So I went down to Michaels and found something called Envirotex jewelry resin.
I'd heard someone on the forums say they used this so thought I'd give it a try.
A pack of Envirotex resin and hardener cost much less than the clear casting resin they had on the shelf and you don't have to buy a big can of it.

First thing was to mask off the windows from the outside with transparent tape:



Then I mixed up equal parts of resin and hardener and filled the holes from the inside:



For the round windows I just inserted clear acrylic rod in the holes.
So this only left me with the oval windows to fill.

After drying overnight I removed the tape and noticed several voids where the holes had basically just been skinned over by the resin.
There was also a lot of sticky tape residue on the hull that had to be wiped off with alcohol.
So I decided to fill the holes again but this time from the outside.
First though I clamped each hull half in a vise so the window openings were perfectly level.
I used a hypodermic type syringe and hollow needle to inject the resin right into the window openings filling them from below until the resin was even with the hull:



Hull halves set aside to cure. Tomorrow I can repeat the process to fill in the windows on the other side:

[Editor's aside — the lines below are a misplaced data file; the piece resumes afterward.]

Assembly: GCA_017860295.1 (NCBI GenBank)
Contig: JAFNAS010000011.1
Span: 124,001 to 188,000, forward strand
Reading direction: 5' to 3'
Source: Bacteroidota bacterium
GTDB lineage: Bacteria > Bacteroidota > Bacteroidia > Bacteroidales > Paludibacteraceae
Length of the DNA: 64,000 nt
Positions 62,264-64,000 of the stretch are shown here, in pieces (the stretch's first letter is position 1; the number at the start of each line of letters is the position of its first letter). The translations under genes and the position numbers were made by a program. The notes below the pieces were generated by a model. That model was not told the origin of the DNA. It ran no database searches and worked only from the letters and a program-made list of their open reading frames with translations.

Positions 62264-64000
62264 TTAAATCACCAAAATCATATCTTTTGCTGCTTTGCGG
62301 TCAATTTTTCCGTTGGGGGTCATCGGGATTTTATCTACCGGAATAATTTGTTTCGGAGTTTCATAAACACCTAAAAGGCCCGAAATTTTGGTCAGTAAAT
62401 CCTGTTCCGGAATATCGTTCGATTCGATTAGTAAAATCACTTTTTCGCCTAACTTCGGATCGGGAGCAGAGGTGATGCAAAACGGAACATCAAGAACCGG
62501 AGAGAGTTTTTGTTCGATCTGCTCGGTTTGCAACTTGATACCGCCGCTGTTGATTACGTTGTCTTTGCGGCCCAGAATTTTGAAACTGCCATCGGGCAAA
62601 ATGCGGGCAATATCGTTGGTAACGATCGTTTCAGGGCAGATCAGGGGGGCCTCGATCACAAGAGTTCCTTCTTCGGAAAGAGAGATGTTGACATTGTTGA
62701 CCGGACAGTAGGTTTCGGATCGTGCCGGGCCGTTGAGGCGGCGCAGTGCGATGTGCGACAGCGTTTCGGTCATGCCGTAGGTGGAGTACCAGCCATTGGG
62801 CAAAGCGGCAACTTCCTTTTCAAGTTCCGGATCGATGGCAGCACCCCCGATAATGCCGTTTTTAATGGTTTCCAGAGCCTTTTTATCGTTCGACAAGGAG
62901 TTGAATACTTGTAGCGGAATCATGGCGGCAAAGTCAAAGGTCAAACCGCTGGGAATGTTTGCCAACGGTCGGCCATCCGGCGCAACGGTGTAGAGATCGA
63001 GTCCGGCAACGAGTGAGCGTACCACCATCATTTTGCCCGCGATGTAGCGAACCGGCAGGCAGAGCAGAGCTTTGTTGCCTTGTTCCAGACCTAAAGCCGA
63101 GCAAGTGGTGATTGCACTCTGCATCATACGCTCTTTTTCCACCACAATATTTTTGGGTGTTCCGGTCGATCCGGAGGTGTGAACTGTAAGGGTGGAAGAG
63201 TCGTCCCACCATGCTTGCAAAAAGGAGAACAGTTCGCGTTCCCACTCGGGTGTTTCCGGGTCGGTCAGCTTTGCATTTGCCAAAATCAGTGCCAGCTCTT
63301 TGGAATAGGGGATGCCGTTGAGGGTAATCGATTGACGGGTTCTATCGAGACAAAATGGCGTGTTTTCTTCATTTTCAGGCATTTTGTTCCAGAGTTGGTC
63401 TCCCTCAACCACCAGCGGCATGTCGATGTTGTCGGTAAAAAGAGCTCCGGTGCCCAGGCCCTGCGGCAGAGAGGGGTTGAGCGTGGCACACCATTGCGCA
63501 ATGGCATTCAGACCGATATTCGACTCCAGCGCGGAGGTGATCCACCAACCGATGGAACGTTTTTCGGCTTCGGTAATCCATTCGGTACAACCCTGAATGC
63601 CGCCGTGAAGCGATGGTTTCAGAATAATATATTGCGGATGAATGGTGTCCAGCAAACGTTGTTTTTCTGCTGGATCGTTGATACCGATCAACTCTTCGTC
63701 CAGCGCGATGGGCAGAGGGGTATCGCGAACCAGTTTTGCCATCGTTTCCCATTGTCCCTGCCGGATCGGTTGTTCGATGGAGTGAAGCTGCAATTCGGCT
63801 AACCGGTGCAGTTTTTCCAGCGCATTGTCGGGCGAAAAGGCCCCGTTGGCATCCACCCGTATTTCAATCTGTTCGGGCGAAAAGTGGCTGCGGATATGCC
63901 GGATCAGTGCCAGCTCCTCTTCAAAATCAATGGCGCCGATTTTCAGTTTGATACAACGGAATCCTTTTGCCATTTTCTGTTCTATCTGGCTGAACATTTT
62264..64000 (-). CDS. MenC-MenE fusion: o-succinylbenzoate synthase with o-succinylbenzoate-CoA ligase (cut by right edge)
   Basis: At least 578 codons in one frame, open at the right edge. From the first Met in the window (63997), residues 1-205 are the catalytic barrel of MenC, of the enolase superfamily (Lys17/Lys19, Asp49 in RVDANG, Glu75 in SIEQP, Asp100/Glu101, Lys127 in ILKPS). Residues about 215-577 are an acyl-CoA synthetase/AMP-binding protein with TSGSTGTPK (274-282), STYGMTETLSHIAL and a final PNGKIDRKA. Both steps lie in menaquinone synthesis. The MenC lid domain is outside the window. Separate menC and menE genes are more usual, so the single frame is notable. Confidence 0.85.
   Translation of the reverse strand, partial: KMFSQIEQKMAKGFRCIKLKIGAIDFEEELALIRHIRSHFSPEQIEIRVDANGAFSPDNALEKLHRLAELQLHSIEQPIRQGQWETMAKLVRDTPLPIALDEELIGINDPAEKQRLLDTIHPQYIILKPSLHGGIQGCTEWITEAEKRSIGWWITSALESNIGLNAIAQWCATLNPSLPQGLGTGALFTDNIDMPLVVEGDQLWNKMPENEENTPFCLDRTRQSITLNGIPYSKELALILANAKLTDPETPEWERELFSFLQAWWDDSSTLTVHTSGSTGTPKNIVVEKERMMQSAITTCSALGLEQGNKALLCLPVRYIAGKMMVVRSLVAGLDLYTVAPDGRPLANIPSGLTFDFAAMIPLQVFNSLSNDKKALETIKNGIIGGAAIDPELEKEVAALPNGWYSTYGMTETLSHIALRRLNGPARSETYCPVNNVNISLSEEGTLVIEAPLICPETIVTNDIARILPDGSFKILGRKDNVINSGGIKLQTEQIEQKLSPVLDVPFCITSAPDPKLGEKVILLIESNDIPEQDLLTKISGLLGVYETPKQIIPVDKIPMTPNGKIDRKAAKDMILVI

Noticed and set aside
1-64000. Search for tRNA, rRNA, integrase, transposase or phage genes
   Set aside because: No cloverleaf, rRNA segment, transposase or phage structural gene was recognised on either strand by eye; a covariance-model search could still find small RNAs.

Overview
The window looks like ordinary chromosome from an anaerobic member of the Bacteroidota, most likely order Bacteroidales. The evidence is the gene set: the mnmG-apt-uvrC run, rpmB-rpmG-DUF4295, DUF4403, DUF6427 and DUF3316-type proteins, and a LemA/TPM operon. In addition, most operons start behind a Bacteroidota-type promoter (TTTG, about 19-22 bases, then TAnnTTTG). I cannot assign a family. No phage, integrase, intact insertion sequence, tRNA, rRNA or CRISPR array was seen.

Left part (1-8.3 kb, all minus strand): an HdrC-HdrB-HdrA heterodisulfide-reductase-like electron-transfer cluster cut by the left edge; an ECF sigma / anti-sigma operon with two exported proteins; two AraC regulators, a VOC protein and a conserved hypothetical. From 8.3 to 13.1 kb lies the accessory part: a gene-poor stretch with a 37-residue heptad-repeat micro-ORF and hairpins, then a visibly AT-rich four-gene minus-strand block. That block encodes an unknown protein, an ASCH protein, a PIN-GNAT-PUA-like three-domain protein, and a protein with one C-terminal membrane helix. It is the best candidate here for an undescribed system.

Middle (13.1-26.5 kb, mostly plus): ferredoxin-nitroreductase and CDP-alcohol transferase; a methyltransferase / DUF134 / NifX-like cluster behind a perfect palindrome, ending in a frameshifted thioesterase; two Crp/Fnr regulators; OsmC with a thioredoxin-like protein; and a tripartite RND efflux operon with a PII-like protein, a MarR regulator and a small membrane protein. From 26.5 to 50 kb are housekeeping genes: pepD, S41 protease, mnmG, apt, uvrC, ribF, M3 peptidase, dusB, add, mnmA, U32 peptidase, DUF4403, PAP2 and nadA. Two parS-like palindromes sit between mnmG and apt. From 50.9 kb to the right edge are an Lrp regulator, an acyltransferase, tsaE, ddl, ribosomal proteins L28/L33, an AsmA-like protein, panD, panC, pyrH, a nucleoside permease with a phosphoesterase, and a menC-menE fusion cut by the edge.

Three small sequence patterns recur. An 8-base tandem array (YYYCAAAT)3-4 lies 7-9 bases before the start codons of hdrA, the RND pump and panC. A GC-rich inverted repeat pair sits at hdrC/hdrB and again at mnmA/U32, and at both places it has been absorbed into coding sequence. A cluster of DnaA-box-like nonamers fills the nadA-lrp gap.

I'm optimistic my decision to use Envirotex turns out to be a good one.
I have to say the resin is extremely clear; in fact, it's easy to think the openings are empty uintil you look at the windows at an angle in the light and see the reflection of the resin in them.
The drying timne is 12-24 hours with full hardness in 48 hours so it's not the fastest method for filling windows that's for sure.

After cleaning up the unused resin from the measuring cups and washing my hands vigorously with warm soap and water (followed by 70% isopropyl alcohol) I went back to work and finished painting the hangar bay doors:



I also decided to modify the Sensor Ray Dome that sits up on top of the command tower. I didn't just want a chrome ball up there so while at Michaels I bought a package of rhinestones:



Then I sanded off the chrome plating and sanded off the top of the dome before gluing a rhinestone on with epoxy.
I'll paint the whole thing steel or maybe aluminum before installing it in the model:



I also soaked the engine Inter-Adapters in Super Clean overnight and, by this morning, was pleased to find the chrome plating was gone with no damage to the plastic underneath:



That's it for now. Thanks for reading!